One of the awesome things about the internet (all hail the internet) is that it opens up all sorts of opportunities to take classes online. Occasionally I sign up for something that would be useful for work, or because it seems like something I *ought* to learn how to do to enhance my existing skills, but lately I’ve been signing up for MOOCs, purely for the fun of it. The best part about them is that you can take the tests, or not, based on how you feel. You can cram all the coursework into one week if you don’t have time to do it spread out. Your level of involvement in the discussions is entirely up to you (and if you don’t post a single response, no one will care). And if life gets in the way (like with the Mobile Game Programming course I had to sadly let slide a couple months ago), eh, you just stop logging in.
In January I went through a really interesting course called Introduction to Forensic Science, which was offered by the University of Strythclyde via FutureLearn. Over the course of six weeks the instructors posted lectures (via video) and links to articles and other related reading material, and hosted lively discussions. Each week they provided a high level overview of some segment of forensic science (which is, of course, far more time consuming, and far less accurate than CSI and all of those other crime-of-the-week shows would have you believe), and throughout the course, we were also considering one particular murder case, and using what we learned to assess what we could now know about the evidence collected. As I’ve got a science background (as rusty as it is), most of what was covered wasn’t difficult for me (although I admit to being surprised by how many people seemed to struggle with DNA – didn’t everyone learn about Mendel and his peas back in grade school?). And what I appreciated most about the course is that the case study they used did *not* have a clear cut verdict. Our class poll was pretty evenly split; at the end, the ‘guilty’ votes only won out by a percentage point or two over the ‘not guilty’ votes.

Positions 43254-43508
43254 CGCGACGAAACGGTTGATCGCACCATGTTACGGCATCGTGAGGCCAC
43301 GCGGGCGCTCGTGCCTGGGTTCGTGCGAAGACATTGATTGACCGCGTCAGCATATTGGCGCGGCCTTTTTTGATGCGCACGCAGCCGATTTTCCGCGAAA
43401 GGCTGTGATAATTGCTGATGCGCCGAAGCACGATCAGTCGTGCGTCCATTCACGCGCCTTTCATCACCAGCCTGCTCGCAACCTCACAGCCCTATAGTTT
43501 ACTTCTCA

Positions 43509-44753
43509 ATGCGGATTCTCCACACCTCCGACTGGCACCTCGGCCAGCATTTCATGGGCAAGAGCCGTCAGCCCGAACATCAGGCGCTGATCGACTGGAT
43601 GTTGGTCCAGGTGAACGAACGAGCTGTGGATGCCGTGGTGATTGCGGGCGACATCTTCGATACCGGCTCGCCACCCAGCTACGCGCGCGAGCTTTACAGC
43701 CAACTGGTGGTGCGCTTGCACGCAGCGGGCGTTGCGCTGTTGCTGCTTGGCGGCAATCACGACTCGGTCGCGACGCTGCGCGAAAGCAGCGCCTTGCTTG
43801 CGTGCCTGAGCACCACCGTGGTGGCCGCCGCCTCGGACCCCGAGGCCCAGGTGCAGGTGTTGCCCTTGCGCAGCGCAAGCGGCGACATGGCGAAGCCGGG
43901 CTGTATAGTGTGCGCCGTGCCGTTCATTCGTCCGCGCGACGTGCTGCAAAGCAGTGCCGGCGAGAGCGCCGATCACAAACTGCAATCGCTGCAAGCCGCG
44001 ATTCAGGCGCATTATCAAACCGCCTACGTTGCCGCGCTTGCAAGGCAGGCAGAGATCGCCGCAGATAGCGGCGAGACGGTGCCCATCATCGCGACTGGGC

Currently I am taking two separate ethics classes via EdX (a rather amusing coincidence, as I signed up for them at two completely separate times). The first is The Ethics of Eating (put on by a couple of philosophy professors via Cornell University), and if the first week is any indication, it’s going to be an interesting class, since we’ve already tackled Food, Inc. (hint – the film has a NOT REMOTELY SUBTLE agenda), and read an article that, if I hadn’t already been extremely uncomfortable with how they were prepared in the first place, would have been more than enough to convince me to never eat a lobster again. The second course is an Introduction to Bioethics, put on by the Kennedy Institute of Ethics at Georgetown, and it also looks like it’s going to be really interesting. As of the first week we’ve discussed bodily autonomy; the slippery slope ethical discussions around patients making decisions to refuse treatment without which they will die, and the issue of doctors who do (or do not) honor those requests, and from the syllabus, it looks like we’ll be tackling some even more contentious issues later on.
The letter U is brought to you by the Blogging from A to Z Challenge.